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Two Trains Running (Vintage Crime/Black Lizard)by Andrew Vachss
Synopses & Reviews
Electrifying, compelling, and ultimately terrifying, Two Trains Running is a galvanizing evocation of that moment in our history when the violent forces that would determine America's future were just beginning to roil below the surface.
Once a devastated mill town, by 1959 Locke City has established itself as a thriving center of vice tourism. The city is controlled by boss Royal Beaumont, who took it by force many years ago and has held it against all comers since.
Now his domain is being threatened by an invading crime syndicate. But in a town where crime and politics are virtually indivisible, there are other players awaiting their turn onstage. Emmett Till's lynching has inflamed a nascent black revolutionary movement. A neo-Nazi organization is preparing for race war. Juvenile gangs are locked in a death struggle over useless pieces of turf. And some shadowy group is supplying them all with weapons. With an IRA unit and a Mafia family also vying for local supremacy, it's no surprise that the whole town is under FBI surveillance. But that agency is being watched, too.
Beaumont ups the ante by importing a hired killer, Walker Dett, a master tactician whose trademark is wholesale destruction. But there are a number of wild cards in this game, including Jimmy Procter, an investigative reporter whose tools include stealth, favor-trading, and blackmail, and Sherman Layne, the one clean Locke City cop, whose informants range from an obsessed watcher who patrols the edge of the forest, where cars park for only one reason, to the madam of the county's most expensive bordello. But Layne is guarding a secret of his own, one that could destroy more than his career. Even themost innocent are drawn into the ultimate-stakes game-like Tussy Chambers, the beautiful waitress whose mystically deep connection with Walker Dett might inadvertently ignite the whole combustible mix.
In a stunning departure from his usual territory, Andrew Vachss gives us a masterful novel that is also an epic story of postwar America. Not since Dashiell Hammett's Red Harvest has there been as searing a portrait of corruption in a small town. This is Vachss's most ambitious, innovative, and explosive work yet.
From the Hardcover edition.
Once a devastated mill town, by 1959 Locke City has established itself as a thriving center of vice tourism. In a town where crime and politics are virtually indivisible, other players await their turn onstage including juvenile gangs, an IRA unit, and a Mafia family. In a stunning departure from his usual territory, Vachss pens an epic story of postwar America.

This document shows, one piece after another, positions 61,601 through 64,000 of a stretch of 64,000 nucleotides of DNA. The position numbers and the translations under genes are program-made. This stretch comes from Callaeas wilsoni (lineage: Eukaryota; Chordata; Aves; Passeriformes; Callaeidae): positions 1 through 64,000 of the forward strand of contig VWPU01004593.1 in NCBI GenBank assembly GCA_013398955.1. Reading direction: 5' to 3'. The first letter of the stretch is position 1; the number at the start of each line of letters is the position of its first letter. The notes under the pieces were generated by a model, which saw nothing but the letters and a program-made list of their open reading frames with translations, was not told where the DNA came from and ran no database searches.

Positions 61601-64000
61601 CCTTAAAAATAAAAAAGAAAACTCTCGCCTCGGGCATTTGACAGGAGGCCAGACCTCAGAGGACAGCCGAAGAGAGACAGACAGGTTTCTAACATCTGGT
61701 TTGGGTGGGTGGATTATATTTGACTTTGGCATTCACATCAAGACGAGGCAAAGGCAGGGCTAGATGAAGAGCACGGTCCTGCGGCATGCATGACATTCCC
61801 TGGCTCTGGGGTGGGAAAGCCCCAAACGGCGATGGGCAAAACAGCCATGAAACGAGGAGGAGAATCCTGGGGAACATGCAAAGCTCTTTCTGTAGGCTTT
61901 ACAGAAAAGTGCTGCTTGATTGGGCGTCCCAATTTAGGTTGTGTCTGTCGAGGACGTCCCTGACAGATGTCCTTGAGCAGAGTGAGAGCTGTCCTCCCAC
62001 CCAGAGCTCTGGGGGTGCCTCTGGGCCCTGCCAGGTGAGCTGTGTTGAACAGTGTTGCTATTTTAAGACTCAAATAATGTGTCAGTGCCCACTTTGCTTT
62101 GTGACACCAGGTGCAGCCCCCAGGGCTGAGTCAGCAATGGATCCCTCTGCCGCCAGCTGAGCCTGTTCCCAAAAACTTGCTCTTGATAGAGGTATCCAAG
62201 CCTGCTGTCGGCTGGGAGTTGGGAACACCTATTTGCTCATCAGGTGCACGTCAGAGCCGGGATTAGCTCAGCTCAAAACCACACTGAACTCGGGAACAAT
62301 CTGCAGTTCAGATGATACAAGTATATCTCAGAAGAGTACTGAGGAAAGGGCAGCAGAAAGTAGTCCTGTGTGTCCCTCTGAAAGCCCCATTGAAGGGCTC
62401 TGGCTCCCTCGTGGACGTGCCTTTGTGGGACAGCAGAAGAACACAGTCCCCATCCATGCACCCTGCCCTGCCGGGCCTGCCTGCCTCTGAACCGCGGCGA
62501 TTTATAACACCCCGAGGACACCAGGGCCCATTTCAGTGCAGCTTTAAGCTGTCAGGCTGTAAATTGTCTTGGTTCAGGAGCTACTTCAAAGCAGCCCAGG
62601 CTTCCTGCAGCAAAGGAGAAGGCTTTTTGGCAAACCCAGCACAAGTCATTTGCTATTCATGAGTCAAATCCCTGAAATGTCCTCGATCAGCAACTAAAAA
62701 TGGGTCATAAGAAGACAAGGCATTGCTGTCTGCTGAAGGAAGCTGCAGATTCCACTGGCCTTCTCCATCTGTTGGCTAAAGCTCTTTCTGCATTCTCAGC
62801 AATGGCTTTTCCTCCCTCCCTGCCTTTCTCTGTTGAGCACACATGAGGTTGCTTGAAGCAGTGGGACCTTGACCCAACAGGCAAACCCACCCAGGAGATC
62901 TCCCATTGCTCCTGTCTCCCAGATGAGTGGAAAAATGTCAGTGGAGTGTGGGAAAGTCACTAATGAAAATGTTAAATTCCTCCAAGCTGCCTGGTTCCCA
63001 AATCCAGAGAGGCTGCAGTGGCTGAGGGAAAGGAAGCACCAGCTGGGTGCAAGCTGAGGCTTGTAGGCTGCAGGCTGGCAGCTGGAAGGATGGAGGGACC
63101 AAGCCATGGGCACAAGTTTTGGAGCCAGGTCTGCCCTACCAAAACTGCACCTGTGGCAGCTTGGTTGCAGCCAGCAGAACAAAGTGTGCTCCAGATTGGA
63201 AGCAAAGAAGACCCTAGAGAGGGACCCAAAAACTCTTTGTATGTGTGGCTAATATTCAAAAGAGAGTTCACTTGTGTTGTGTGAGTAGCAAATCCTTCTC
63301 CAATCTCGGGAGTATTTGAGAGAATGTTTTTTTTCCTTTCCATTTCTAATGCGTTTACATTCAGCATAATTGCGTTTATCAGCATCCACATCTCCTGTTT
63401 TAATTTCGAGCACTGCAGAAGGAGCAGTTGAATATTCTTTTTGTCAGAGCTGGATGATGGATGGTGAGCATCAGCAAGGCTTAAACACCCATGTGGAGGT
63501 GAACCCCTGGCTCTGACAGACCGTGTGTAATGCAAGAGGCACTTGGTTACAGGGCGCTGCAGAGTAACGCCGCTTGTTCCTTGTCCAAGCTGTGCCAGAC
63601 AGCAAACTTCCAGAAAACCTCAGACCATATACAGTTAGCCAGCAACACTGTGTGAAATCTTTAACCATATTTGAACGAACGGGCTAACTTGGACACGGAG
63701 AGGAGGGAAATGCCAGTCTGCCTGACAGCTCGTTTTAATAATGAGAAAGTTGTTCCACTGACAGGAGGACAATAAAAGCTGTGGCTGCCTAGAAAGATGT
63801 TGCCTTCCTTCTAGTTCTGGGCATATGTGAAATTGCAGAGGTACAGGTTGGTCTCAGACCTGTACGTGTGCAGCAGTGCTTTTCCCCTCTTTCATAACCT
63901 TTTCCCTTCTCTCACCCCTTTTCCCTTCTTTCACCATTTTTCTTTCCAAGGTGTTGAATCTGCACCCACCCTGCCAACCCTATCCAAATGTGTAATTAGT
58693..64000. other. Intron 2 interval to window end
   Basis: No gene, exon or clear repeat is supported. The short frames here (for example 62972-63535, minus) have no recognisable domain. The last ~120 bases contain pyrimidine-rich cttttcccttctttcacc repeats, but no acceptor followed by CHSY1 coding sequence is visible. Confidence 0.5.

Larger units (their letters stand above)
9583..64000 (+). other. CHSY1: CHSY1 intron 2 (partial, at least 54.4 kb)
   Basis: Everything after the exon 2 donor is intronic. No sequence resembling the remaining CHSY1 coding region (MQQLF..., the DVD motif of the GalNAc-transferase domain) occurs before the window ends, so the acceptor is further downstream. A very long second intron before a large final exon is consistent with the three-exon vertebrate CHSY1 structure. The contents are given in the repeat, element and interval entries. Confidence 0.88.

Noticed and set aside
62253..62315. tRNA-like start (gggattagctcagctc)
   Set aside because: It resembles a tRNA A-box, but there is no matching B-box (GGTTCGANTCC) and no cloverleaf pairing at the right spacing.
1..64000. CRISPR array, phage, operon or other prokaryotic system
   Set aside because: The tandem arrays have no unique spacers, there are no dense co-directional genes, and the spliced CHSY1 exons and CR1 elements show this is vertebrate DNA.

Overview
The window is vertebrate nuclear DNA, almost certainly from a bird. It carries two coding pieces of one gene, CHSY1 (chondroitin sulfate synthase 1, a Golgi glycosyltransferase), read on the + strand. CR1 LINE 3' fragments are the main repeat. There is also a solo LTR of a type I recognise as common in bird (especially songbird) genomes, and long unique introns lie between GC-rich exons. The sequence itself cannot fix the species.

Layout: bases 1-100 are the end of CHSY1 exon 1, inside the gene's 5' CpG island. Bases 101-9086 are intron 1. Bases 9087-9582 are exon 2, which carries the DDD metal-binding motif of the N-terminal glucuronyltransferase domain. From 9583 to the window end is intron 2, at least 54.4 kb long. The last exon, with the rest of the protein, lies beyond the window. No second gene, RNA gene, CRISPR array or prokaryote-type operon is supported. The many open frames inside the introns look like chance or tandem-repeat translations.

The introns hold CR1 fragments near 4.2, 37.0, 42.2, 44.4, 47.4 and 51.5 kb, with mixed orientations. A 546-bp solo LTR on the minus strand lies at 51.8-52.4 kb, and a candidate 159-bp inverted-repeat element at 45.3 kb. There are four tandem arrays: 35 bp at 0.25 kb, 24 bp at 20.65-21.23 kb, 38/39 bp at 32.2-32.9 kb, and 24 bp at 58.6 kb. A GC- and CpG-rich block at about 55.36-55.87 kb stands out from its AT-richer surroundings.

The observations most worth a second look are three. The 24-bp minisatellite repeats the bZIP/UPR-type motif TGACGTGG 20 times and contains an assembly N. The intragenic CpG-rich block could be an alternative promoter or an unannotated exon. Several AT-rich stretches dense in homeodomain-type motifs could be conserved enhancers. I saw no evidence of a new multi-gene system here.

In his most original and compelling book yet, Andrew Vachss presents an electrifying tale of corruption in a devastated mill town. It is 1959--a moment in history when the clandestine, powerful forces that will shape America to the present day are about to collide.Walker Dett is a hired gun, known for using the most extreme measures to accomplish his missions. Royal Beaumont is the "hillbilly boss" who turned Locke City from a dying town into a thriving vice capital. But organized crime outsiders are moving in on Beaumont's turf, so he reaches out for Dett in a high-risk move to maintain his power at all costs. Add a rival Irish political machine, a deeply entrenched neo-Nazi "party", the nascent black power movement, turf-disputing juvenile gangs, a muck-raking journalist who doubles as a blackmailer, the FBI--a covert observer and occasional participant which may itself be under surveillance-- and Locke City is about as stable as a nitroglycerin truck stalled on the railroad tracks.
About the Author
Andrew Vachss is a lawyer who represents children and youths exclusively. His many novels include the Burke series and two collections of short stories. His books have been translated into twenty languages, and his work has appeared in Parade, Antaeus, Esquire, Playboy, The New York Times, among other publications. He divides his time between his native New York City and the Pacific Northwest.
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